Clay Pigeons

Review Date:
Director: David Dobkin
Writer: Matthew L. Healy
Producers: Ridley Scott, Chris Zarpas
Vince Vaughn
Joaquin Phoenix
Janeane Garofalo
Georgina Cates
Small town America is the setting. Clay (Phoenix) is the innocent young man who gets raveled in a tale of two suspicious deaths in his town. He finds both dead bodies, and suddenly develops an instant following within the FBI. Lester Long (Vaughn) is the stranger in town who befriends Clay, and oozes enigmatic. Dead bodies, twists, turns and bitingly dark comedy ensues.
Quirky little small town murder mystery film, generates enough style, plot and original characters to stand out among the umpteen other movies that blazed its trail before it. This film also has an eclectic little soundtrack, with several well-chosen Elvis tunes blaring during some of the most gratifying scenes, but lacks the absolute believability in its so-so ending. Some people may have a bigger problem with its conclusion, but I bought it for the most part, because of the way that the characters had been built up during the entire film.

Vince Vaughn pulls off another dynamic performance as Lester the self-proclaimed “molester”, and spices his character up with one of the honkiest laughs this side of Fran Drescher. Joaquin Phoenix also delivers a solid performance as the naïve country bumpkin caught in a situation highly beyond his limited resourcefulness, and the female vixen in this tale, Georgina Cates, pulls off a great femme fatale whose only reasons for living seem drenched in sex, cigarettes and booze (did I mention sex?). Speaking of cigarettes, I don’t think there is one character in this film that doesn’t smoke (except the clueless deputy Barney, of course), but then again, I guess that’s to be expected from this genre.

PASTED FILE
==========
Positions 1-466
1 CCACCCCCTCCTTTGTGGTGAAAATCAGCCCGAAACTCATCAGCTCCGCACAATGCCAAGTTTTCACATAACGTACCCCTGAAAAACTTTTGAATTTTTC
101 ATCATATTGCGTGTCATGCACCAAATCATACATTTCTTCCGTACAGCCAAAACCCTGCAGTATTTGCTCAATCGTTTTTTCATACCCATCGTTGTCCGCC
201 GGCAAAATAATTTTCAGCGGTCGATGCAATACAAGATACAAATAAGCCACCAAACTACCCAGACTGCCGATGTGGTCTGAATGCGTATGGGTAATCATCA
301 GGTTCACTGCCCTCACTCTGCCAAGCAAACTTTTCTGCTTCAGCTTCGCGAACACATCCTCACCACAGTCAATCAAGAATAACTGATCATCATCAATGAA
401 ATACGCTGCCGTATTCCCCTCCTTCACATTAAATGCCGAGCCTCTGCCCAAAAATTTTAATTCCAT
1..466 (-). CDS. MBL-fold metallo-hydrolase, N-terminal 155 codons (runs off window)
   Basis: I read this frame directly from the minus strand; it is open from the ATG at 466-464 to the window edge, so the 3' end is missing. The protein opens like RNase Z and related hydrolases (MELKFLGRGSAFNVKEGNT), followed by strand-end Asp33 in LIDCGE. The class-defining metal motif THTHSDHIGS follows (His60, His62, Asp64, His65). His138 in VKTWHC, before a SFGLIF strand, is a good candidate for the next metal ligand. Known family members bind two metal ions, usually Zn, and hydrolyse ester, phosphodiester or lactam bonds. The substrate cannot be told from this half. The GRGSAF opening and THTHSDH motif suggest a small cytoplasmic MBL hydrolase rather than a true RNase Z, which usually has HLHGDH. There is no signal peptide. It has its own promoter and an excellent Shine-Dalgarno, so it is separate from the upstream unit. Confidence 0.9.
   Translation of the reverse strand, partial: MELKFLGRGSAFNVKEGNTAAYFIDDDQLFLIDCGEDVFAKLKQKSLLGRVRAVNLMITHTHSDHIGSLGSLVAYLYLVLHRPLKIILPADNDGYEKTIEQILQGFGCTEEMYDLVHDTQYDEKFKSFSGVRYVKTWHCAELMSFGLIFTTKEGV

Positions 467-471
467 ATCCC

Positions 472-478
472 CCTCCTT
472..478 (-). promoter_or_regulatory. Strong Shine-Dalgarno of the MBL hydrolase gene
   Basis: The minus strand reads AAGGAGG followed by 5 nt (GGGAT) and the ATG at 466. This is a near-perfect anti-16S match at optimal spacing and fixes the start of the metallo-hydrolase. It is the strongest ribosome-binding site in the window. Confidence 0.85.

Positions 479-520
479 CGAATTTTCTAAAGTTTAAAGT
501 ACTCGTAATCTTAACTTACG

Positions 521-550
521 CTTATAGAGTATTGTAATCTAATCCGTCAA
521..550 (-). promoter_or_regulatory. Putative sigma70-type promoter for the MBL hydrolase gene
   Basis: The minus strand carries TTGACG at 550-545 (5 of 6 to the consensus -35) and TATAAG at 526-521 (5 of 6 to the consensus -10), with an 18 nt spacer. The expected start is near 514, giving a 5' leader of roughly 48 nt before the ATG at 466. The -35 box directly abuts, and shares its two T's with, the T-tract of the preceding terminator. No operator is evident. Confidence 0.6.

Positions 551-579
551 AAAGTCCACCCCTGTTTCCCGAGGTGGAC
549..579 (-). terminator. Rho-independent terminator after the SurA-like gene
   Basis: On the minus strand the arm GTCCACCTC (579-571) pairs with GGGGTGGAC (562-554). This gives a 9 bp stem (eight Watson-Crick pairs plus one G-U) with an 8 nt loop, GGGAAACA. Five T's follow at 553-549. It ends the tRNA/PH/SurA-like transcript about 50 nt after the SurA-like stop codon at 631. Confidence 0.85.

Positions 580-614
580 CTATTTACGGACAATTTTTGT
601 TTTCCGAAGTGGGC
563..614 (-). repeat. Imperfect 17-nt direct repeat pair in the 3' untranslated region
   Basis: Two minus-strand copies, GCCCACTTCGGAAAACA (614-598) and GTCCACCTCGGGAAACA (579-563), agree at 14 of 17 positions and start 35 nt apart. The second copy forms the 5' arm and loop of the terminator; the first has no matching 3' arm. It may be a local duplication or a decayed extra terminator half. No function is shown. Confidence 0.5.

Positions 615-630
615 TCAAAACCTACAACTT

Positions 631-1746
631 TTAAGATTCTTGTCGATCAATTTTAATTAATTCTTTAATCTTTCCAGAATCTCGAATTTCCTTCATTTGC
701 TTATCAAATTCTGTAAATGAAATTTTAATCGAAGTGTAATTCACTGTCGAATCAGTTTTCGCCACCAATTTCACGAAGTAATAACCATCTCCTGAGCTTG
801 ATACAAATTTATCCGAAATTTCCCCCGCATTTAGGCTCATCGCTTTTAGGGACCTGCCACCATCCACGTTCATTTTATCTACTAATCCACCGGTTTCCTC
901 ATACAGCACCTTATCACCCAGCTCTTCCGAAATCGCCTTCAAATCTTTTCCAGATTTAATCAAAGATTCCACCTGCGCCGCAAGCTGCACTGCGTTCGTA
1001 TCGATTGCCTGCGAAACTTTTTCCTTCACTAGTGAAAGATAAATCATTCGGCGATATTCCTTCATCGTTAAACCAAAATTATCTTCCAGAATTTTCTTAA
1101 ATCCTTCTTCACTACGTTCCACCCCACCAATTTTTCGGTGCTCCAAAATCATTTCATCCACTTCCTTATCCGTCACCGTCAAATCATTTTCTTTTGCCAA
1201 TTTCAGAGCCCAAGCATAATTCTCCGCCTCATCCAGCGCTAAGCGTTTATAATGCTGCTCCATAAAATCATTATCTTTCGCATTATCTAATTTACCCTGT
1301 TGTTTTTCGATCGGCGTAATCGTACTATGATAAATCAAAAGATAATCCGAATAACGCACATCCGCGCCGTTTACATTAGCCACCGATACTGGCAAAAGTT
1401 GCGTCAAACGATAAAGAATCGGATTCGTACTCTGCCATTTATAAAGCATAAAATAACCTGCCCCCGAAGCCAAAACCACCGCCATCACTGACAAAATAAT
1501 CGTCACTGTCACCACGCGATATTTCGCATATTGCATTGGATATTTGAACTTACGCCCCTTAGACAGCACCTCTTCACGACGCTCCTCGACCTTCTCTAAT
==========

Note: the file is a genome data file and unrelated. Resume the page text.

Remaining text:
The movie also starts off with a really cool tete-a-tete scene and ends with a unique, unbelievable to some, but mostly Hollywoodian conclusion. Overall, I thought the movie worked on most fronts, delivering the ripped off stylish flair from various Coen and Oliver Stone based films (But who doesn’t rip off the greats anyway), great performances by all of the main actors and their offspring, an interesting plot involving murders galore, plenty of sexcapades, goofy country folk, and a bizarre yet effective soundtrack to blend it all together. If you liked any of the three films that I mentioned in my introduction, you will most probably enjoy this fable as well, especially if you dig any of the lead actors. Either way, a nacho-chompin’ treat indeed!

(c) 2021 Berge Garabedian

Clay Pigeons



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